The Airport, Calgary, Alberta Canada
Postcards from the Past, PC 1122
We had a wonderful Heritage Weekend despite the snowy weather and the inevitable fear of failure (mostly of the technology) it all went off without a hitch. And, boy did we have some speakers! We heard about the Barron building, the Century Homes project, the plans for Calgary that never happened, stories of interesting people and events from Calgary’s past, information about the heritage in our midst and about the great Calgary aviator, Freddie McCall. Pages Books was there selling the works of many of our speakers (thanks Richard) and the meet and greet included lots of people from many organizations, all chatting about heritage in this city. It was a real buzz! I don’t know how we will top it next year, but we’ll try!
I am almost, but not quite,” heritaged” out so I was madly casting about for a blog idea. As usual, the newspapers provided my topic. As I was doing some BMD transcription for the Alberta Family Histories Society (a great project, if any of you are interested in it) I found an article that fit quite nicely in with the subject of our Friday night speaker. On September 17, 1919 a flight was made by two airmen, Lieuts. Lobb and Rowe, from Saskatoon to Winnipeg, and it only took 5 hours! They had to make 3 stops for gasoline.
They announced that they would try a non-stop flight the next week so I went searching for the newspaper report of their success. I found a small article on page seven of the September 23 edition of the Calgary Daily Herald. It seems that, sadly, the weather did not cooperate and they had heavy rainfall for 2 hours and a strong head wind. They had to make three stops, again, but this time it took them 14 hours to complete the flight. The plane belonged to the Keng Wah aviation school and was “driven” by Lieut. Harry Lobb. The Keng Wah school was an interesting one. Set up by Stan McClelland, a lieutenant in the Royal Air Force, it was developed to train young Chinese men from the China, the US and Canada to fly for Sun-Yat Sen’s airforce. It's base was just outside of Saskatoon.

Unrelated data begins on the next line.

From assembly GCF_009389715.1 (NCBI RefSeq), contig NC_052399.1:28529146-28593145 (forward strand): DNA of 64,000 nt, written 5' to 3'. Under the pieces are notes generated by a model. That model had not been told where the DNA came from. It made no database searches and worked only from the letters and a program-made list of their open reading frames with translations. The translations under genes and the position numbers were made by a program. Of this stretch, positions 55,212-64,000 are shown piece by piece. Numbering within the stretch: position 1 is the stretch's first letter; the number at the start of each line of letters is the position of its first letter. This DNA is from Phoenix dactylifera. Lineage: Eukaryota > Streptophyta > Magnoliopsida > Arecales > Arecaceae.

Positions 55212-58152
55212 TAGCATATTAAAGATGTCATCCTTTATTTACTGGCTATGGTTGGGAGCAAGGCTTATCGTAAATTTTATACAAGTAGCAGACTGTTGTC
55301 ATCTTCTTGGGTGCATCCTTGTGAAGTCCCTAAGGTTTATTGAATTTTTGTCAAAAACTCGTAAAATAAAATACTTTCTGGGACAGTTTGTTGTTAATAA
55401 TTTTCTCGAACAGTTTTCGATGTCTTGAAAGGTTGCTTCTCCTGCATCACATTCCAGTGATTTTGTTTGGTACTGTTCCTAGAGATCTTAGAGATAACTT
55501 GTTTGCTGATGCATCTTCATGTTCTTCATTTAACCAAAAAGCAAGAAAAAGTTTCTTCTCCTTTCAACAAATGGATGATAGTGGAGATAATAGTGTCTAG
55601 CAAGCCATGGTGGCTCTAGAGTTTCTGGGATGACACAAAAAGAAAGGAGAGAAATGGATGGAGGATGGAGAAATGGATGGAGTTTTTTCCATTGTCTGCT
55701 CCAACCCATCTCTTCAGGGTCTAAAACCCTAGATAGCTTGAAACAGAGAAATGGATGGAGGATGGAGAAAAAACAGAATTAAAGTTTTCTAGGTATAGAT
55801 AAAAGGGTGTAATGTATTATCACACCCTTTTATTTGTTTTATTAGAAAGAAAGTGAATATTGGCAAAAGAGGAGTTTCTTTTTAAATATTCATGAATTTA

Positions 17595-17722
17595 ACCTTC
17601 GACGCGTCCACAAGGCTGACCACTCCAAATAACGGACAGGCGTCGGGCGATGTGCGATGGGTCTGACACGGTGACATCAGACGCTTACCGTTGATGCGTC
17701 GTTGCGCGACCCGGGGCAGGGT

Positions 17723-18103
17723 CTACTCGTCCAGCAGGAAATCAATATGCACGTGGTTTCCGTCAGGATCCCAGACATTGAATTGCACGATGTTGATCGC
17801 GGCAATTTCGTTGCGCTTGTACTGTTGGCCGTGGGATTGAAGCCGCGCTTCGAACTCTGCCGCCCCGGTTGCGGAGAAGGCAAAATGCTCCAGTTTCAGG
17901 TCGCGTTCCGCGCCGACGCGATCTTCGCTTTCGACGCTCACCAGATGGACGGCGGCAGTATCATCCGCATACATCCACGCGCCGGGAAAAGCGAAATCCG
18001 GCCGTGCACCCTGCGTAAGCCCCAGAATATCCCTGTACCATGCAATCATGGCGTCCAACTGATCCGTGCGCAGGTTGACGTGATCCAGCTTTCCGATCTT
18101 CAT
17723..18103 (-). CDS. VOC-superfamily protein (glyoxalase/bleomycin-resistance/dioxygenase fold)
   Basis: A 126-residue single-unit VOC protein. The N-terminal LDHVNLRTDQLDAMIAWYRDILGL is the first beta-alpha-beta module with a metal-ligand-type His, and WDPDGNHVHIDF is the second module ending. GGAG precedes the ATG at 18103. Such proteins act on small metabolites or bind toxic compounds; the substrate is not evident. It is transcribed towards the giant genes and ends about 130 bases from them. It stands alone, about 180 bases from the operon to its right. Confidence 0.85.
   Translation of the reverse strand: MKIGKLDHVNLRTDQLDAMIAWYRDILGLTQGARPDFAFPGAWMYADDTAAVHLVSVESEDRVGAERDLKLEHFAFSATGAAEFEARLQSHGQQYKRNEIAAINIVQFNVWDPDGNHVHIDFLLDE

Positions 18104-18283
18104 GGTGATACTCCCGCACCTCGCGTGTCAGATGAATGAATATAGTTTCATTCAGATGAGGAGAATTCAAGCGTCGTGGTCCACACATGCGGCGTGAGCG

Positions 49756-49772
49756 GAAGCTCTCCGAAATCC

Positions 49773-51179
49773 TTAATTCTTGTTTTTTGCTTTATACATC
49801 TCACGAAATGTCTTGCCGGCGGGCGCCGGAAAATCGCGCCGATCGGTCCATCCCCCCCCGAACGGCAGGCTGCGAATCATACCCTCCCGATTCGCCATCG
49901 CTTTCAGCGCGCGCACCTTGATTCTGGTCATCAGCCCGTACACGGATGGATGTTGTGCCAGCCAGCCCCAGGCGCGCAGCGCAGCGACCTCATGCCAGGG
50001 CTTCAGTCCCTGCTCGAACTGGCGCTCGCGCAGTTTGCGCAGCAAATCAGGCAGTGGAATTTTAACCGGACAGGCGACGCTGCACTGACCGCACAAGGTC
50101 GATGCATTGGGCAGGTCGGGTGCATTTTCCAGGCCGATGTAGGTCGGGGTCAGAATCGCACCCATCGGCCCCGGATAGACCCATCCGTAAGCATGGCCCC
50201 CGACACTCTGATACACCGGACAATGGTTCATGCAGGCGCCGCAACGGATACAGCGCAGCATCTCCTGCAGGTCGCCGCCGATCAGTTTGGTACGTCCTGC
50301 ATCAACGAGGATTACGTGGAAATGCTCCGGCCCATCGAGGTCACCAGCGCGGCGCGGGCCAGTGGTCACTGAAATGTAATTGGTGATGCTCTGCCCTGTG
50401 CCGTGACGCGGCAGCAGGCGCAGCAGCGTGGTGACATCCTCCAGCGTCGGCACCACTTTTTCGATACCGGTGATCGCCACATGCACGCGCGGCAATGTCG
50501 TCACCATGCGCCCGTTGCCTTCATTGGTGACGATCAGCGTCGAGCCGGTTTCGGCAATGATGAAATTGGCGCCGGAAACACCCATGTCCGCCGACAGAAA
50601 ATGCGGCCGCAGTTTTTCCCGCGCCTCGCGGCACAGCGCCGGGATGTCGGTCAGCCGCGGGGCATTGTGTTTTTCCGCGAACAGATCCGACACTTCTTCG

At the same time this was happening, Fred McCall was flying at fairs around Alberta. He was overwhelmed by the response from the people he met and was taking many of them on their first "flip". This was pretty brave of them considering that only two months earlier, McCall had "landed" his plane on top of a carousel at the Exhibition Grounds in Calgary. The history of aviation is a strange and interesting study, is it not?
You can find the story of the aviation school in Aviation in Canada: the Formative Years by Larry Milberry This title can be signed out. You can also sign out the biography of Fred McCall by Shirlee Smith Matheson, Maverick in the sky An interesting item you might want to have a look it is a 1919 publication called Aviation in Canada by Alan Sullivan. This book is in the Local History collection, so doesn’t go out, but it can be consulted at any time.
Headline of article on Fred McCall's efforts to establish a passenger flight service
Calgary Daily Herald, September 18, 1919, p. 8
From Our Future Our Past